Friday, December 17, 2010

Goodbye Delicious

One of the main drawbacks to using all the free tools and services on the net is the fact that at any time the owners can pull out the plug leaving you high and dry. That is just what is happening with the social bookmarking tool Delicious, as the owners, Yahoo, have decided suddenly to close it down. I have used Delicious for a couple of years now and have collected an awful lot of bookmarks there, all classified and tagged. I have also built up a very useful network of researchers and enthusiasts whose bookmarks I can follow thanks to RSS subscription. Now it's all being shut down because Yahoo don't seem interested in social bookmarking any more.

Social bookmarking has always been the ugly duckling of the social media scene and as a result is vulnerable to cuts. Since the users are mostly academics it isn't ever going to bring in lots of advertising revenue. I've suspected for a while that no-one was really trying to develop Delicous since I saw very few new features being introduced. Unlike many other social tools it was available only in plain vanilla flavour with few options for personalisation. However I'm convinced that social bookmarking is vital to researchers and business intelligence workers since it enables you to store enormous amounts of bookmarks, tag them for reference, access them from anywhere and share them with colleagues. On the other hand it's never going to make megabucks and is of very limited interest to advertisers.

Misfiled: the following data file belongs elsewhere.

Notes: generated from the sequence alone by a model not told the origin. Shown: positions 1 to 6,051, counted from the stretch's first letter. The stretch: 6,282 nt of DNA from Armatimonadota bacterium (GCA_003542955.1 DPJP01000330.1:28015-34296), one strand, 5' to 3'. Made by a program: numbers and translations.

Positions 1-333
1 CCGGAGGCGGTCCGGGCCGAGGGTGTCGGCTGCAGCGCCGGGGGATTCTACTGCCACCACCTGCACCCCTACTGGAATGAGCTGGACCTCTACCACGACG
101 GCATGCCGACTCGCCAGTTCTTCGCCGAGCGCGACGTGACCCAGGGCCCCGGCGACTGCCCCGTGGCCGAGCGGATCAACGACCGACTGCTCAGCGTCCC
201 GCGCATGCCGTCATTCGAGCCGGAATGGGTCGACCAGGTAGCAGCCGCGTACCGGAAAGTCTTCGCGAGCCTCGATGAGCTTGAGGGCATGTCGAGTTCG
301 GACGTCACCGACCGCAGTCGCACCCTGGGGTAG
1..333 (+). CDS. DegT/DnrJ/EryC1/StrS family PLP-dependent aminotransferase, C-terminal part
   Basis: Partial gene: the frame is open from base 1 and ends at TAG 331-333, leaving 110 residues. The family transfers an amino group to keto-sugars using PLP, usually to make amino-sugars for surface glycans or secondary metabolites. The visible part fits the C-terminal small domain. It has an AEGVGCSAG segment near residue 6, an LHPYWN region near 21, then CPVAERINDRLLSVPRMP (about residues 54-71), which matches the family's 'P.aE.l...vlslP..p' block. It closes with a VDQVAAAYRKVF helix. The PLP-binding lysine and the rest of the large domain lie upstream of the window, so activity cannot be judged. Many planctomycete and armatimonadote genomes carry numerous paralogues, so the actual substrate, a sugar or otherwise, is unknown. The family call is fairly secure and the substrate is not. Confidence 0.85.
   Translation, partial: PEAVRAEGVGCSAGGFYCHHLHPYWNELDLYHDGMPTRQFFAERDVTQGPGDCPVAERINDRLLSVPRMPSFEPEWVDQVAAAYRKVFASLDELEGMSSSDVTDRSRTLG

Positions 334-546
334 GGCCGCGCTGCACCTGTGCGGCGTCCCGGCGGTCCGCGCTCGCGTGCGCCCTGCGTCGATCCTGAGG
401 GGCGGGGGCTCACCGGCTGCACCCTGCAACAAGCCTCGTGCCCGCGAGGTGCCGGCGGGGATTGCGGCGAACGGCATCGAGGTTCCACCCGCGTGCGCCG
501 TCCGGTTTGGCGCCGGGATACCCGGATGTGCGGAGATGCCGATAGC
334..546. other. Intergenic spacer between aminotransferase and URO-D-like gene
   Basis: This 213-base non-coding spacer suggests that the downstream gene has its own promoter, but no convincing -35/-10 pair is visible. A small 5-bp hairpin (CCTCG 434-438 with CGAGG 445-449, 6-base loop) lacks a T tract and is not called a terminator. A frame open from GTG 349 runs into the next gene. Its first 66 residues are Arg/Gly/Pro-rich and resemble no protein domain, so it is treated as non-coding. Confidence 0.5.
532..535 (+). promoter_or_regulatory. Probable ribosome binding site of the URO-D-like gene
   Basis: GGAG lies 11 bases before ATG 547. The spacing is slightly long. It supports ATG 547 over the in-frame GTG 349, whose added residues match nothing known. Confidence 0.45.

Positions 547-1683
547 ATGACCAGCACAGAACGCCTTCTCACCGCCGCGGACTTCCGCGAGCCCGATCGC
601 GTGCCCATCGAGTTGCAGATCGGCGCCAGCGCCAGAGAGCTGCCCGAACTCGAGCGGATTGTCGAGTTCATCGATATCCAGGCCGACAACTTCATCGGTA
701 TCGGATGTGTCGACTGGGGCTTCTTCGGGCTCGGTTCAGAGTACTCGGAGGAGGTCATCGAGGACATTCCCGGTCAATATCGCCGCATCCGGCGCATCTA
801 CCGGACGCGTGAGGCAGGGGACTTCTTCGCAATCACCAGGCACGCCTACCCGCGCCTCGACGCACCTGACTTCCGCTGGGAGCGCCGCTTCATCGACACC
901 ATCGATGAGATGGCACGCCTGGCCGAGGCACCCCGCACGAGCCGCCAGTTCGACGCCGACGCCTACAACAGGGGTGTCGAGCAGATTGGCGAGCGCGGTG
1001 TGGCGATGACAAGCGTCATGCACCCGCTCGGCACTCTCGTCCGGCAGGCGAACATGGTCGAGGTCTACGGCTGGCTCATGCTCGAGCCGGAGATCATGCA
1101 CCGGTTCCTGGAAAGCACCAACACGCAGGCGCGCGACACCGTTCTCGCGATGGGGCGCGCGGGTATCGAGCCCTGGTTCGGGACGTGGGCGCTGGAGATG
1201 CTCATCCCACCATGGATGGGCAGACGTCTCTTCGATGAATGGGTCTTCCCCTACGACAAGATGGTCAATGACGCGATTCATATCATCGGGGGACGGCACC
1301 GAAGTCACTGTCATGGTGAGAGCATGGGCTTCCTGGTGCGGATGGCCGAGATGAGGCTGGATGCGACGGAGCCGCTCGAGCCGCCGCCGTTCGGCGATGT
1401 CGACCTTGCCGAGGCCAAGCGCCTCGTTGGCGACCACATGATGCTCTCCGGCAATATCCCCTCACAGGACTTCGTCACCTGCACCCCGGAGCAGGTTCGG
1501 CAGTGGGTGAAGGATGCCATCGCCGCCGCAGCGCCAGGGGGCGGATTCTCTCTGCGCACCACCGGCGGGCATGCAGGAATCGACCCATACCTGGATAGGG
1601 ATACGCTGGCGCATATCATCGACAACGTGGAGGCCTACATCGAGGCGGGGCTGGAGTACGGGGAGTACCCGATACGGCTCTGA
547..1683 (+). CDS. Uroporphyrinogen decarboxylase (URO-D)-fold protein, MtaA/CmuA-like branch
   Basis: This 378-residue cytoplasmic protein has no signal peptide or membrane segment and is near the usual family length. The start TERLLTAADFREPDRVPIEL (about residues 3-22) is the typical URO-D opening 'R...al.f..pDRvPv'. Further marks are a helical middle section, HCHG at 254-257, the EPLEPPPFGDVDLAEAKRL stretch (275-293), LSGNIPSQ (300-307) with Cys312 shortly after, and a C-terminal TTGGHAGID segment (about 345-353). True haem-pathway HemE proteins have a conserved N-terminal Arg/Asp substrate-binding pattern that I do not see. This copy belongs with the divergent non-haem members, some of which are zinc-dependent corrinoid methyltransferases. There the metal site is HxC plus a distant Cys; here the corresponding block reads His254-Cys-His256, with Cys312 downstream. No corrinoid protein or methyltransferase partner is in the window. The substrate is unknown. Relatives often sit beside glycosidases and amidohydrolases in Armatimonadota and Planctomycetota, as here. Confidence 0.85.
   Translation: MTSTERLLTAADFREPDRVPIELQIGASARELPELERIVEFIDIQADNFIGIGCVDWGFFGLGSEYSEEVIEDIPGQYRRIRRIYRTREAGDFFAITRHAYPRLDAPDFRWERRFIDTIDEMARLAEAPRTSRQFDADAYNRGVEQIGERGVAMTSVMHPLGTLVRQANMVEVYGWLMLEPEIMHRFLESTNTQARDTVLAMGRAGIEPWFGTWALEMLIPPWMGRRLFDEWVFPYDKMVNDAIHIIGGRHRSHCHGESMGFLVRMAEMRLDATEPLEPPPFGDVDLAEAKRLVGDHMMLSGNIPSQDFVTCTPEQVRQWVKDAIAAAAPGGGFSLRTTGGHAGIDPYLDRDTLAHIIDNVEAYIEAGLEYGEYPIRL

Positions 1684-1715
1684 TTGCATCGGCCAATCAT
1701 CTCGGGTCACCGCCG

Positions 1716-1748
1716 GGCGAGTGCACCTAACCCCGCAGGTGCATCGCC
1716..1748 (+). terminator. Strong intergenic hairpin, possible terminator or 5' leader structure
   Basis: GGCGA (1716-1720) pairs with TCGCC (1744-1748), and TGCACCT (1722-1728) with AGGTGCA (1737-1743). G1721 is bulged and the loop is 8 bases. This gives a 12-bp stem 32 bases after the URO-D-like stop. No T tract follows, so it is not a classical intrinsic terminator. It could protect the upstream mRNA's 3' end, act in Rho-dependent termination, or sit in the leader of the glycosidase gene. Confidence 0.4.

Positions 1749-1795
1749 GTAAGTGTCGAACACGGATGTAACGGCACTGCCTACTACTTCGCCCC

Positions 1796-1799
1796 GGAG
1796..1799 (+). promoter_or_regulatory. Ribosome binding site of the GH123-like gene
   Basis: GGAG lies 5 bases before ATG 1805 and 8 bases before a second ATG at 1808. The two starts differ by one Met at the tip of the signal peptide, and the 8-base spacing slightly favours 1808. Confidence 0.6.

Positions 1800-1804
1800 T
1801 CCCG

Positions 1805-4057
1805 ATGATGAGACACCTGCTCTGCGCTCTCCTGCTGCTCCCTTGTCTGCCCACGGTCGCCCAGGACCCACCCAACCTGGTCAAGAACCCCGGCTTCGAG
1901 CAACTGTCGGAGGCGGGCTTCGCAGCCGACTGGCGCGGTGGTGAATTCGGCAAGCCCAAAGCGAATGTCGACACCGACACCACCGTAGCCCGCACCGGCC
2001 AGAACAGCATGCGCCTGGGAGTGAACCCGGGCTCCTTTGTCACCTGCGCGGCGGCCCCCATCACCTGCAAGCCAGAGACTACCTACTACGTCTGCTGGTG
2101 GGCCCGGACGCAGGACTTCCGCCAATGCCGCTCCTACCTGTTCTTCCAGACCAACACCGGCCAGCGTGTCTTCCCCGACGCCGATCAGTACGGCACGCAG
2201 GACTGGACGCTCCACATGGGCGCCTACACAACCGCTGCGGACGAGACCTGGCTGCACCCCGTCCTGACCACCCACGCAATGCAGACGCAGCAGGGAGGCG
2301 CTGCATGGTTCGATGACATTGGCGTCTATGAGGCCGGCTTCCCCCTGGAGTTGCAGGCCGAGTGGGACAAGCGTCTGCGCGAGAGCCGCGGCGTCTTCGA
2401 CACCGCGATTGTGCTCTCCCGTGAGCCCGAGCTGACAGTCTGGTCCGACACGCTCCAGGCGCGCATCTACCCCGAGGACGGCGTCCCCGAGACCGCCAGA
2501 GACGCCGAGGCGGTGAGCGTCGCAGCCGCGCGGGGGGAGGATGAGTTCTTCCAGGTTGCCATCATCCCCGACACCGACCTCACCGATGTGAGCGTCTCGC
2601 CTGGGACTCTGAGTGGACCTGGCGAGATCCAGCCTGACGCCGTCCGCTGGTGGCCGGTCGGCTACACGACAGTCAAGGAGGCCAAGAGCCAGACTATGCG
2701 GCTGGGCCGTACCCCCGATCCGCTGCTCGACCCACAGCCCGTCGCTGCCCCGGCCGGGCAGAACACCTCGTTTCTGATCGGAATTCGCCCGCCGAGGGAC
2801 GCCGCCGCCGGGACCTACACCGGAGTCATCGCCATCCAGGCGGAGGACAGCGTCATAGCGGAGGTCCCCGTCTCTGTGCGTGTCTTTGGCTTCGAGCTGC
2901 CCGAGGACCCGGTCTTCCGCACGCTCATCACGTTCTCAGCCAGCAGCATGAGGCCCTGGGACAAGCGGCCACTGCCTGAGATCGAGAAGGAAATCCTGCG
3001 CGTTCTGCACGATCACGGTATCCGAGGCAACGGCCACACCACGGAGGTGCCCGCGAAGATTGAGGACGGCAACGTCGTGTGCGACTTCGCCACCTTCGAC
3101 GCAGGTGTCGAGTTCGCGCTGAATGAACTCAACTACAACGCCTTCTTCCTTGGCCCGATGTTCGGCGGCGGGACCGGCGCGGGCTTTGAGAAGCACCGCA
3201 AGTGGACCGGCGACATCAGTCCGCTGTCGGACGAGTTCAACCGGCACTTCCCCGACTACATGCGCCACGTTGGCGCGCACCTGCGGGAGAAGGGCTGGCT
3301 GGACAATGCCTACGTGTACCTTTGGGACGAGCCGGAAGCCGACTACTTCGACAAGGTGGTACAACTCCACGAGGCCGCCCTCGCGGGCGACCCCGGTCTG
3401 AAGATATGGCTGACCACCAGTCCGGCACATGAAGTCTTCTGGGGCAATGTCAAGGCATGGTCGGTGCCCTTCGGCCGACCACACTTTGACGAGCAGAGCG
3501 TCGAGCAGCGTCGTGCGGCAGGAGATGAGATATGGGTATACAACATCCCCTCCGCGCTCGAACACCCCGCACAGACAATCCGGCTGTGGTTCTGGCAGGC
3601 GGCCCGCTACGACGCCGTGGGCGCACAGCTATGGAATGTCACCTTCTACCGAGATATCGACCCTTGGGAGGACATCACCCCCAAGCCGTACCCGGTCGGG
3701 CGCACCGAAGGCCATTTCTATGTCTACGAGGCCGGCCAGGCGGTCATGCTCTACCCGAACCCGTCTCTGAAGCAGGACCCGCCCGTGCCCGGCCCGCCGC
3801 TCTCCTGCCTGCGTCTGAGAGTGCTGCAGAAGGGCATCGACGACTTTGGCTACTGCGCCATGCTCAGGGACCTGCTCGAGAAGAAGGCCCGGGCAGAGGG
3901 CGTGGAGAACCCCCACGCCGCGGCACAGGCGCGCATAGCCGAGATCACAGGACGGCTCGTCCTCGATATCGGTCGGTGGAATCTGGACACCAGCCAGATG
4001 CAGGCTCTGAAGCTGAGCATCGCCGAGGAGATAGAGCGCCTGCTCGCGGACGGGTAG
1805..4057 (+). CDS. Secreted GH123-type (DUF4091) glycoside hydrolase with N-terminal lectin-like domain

In the world of free it's inevitable that services will come and go and we just have to accept it. But it is still frustrating to have put a lot of work into building up a collection only to see it closed down. Maybe the academic community or some other public body should try to adopt such important tools and run them as a public service instead of putting our trust in market forces.

The answer to the closure of Delicious is to transfer all bookmarks to the rival and admittedly more versatile Diigo (to see how to do this see Michael Wacker's easy instructions). I did this a few weeks ago just in case but I still have to do a lot of tweeking and adjusting to find the same functions in the new environment. I'm sure I'll find many new openings with Diigo but I'm also sure I'll lose some useful functions from Delicious.The question is how long Diigo will last and if it doesn't is there anyone out there willing to maintain this important service and guarantee continuity?

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